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From Our Bishops

Letter to the Diocese from Bishop Andrew

Dear Friends in Christ:

On Monday, I wrote a letter to the Diocese regarding the interdependence of dinner table and Lord’s Table, referencing the ‘domestic church’. I encouraged families to review their dining practices and consider refreshing their devotional lives around their mealtime gatherings. It was not long after writing that letter that I heard back from some of you that I had inadvertently been hurtful. By failing to address those who live alone, those who are not able to break bread with others, I exacerbated feelings of isolation and loneliness at an already acutely difficult time. For that I sincerely apologize.

Statistics Canada tells us that more Canadians are living alone than ever before. A study released in 2019 reported that the number of Canadians living alone — nearly four million — has more than doubled since 1981. People living alone make up 28 per cent of households across the country. Some people live alone by choice and prefer it. But many people live alone due to circumstances beyond their control and as a result can suffer from loneliness, anxiety or depression.

Loneliness has been identified as modern-day scourge in our society. This month’s Maclean’s magazine has a five-page spread on “The Loneliness Economy”. In 2018, the UK appointed a Minister of Loneliness in response to a scathing report that identified nine million of the country’s 67 million people were suffering from some form of loneliness.

All of us during this time of pandemic, lockdown and gathering restrictions, know what it is to be prevented from seeing our friends and loved ones. The spiritual and emotional health ramifications of loneliness are real. And of course, loneliness is not just a problem for those who are actually alone; one can feel lonely in a roomful of people, too.

Yet, as our Metropolitan, Archbishop Anne Germond, wrote in Tuesday’s pastoral letter on behalf of the Provincial House of Bishops, “Our shared experience over the last year has been that in the midst of the darkness, uncertainty and fear, we were not alone.” Being a Christian, one who is “in Christ”, means never being truly alone, even when it may feel like it. Anglican theologian John Stott described it: “To be ‘in Christ’ does not mean to be inside Christ, as tools are in a box or our clothes in a closet, but to be organically united to Christ, as a limb is in the body or a branch is in the tree. It is this personal relationship with Christ that is the distinctive mark of his authentic followers.”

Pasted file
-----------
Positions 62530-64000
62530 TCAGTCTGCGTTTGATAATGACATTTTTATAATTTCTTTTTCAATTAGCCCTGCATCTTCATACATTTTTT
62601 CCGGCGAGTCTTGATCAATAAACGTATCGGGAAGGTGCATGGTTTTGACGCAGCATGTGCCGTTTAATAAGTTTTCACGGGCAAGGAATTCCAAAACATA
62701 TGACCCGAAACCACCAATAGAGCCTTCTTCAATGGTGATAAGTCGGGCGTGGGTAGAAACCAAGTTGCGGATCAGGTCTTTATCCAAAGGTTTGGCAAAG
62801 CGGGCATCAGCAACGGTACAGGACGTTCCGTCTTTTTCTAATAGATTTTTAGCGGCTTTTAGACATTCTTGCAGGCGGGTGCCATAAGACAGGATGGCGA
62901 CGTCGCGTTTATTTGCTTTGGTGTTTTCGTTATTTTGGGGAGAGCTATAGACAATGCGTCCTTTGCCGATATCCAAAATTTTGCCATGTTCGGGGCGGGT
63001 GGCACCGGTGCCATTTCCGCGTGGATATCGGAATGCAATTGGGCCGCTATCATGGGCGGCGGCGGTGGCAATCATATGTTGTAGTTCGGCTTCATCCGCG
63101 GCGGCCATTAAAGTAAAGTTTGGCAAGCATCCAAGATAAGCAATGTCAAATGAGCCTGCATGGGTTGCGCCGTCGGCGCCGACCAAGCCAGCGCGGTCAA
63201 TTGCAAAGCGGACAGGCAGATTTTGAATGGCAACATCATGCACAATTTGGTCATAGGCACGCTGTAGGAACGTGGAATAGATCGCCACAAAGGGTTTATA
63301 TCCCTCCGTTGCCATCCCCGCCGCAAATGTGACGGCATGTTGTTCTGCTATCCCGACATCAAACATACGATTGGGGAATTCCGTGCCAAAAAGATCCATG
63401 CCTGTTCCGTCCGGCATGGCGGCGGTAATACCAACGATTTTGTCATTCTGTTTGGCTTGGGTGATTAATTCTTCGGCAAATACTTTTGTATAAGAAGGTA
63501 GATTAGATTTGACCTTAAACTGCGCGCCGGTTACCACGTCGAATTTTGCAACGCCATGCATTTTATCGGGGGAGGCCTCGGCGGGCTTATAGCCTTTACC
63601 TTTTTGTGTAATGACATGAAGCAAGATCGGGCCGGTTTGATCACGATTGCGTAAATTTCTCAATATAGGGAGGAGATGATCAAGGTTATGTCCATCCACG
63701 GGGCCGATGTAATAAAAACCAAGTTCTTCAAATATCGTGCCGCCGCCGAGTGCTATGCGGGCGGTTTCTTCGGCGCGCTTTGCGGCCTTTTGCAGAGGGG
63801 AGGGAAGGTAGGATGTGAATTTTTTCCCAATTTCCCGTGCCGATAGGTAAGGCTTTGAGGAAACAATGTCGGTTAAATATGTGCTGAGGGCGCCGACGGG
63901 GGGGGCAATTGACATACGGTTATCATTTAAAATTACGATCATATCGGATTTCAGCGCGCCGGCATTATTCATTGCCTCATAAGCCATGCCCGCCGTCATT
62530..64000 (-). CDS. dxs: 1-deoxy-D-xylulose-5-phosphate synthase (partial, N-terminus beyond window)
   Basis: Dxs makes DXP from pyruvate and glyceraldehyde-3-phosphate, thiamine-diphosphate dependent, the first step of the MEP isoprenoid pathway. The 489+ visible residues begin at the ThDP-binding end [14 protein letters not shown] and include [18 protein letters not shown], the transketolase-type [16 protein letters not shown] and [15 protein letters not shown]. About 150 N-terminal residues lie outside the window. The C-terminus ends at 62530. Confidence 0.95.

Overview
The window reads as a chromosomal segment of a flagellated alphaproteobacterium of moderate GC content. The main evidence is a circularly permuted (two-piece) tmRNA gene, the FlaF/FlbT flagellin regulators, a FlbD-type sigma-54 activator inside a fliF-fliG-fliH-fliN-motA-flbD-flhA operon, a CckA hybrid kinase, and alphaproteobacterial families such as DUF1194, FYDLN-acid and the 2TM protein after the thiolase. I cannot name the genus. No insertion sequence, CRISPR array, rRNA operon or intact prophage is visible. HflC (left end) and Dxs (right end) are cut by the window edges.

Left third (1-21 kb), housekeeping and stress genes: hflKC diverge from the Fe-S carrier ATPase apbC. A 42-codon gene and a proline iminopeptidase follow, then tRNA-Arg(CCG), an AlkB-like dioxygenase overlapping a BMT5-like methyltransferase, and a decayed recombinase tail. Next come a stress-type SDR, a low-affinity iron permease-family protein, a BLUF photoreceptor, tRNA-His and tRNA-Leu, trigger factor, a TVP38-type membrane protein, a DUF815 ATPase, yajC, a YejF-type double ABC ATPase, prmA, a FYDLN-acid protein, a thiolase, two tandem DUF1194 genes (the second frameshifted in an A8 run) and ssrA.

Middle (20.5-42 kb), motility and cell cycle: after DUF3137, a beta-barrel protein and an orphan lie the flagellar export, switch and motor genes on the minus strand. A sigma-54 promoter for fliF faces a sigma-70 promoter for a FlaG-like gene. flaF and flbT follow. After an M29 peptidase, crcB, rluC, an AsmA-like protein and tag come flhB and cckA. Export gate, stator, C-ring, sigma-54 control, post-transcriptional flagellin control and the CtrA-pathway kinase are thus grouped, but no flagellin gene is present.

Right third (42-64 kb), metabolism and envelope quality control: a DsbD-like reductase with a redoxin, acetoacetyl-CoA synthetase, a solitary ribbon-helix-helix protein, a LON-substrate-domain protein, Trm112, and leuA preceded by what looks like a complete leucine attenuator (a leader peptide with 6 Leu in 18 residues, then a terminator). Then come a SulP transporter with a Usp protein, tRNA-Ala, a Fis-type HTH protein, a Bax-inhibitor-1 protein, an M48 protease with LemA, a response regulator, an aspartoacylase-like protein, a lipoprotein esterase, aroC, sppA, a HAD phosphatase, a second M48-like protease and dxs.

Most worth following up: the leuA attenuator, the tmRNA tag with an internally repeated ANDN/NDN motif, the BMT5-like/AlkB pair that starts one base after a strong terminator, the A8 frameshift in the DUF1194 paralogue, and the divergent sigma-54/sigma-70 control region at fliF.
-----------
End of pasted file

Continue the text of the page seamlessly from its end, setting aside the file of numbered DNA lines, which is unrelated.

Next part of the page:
Solitude need not be equated with loneliness. Jesus himself would often take time away from others (or try to!) to be intentional in his life of prayer and contemplation. Our faith has a long tradition of saints, hermits and mystics who lived in solitude. All of us, with some regularity, should be scheduling “alone time with God”. This is true whether we can leave our homes to go on a formal retreat, or whether we just find a quiet corner by ourselves to pray. To those of you who live alone, you too can refresh your dining practices to be more intentional about table prayers and graces, reading scripture, and reflecting on the presence of Christ in your midst.

Yes, loneliness is real, and painful. But just as we are never left desolate by God, we are also sustained by the family of the Church. Just as we are grafted to Jesus in our baptism, so too we are linked to each other as members of the body of Christ. At baptism, all of us are “received into the household of God”, our Church family. And we who witness the baptismal vows of others promise to “do all in [our] power to support these persons in their life in Christ”. We promise to be companions on the journey.

I have been heartened during this pandemic to hear of people reaching out to each other, their siblings in Christ, with phone calls, deliveries, socially distanced visits and other offers of support. This has been especially important for those who otherwise live alone.

So I encourage everyone who is reading this letter today to pick up the telephone this weekend, and call someone who you know lives alone. Have a conversation, ask how the other is doing, and ask how you can pray for them. Here’s an idea: offer to pray with them!

As I said in Monday’s letter, technology has been a real lifeline during this pandemic, especially for those who live alone. We have certainly experienced the blessings of virtual gatherings on Sunday mornings; can we consider having Zoom meals around our different dining room tables also, gathering to eat, say grace, read scripture, and enjoy food together with those who might otherwise be alone?

May we all know the presence and love of Christ Jesus, and the community of the faithful, as we journey through Lent – and this pandemic – together.

Yours in Christ,

The Rt. Rev. Andrew Asbil
Bishop of Toronto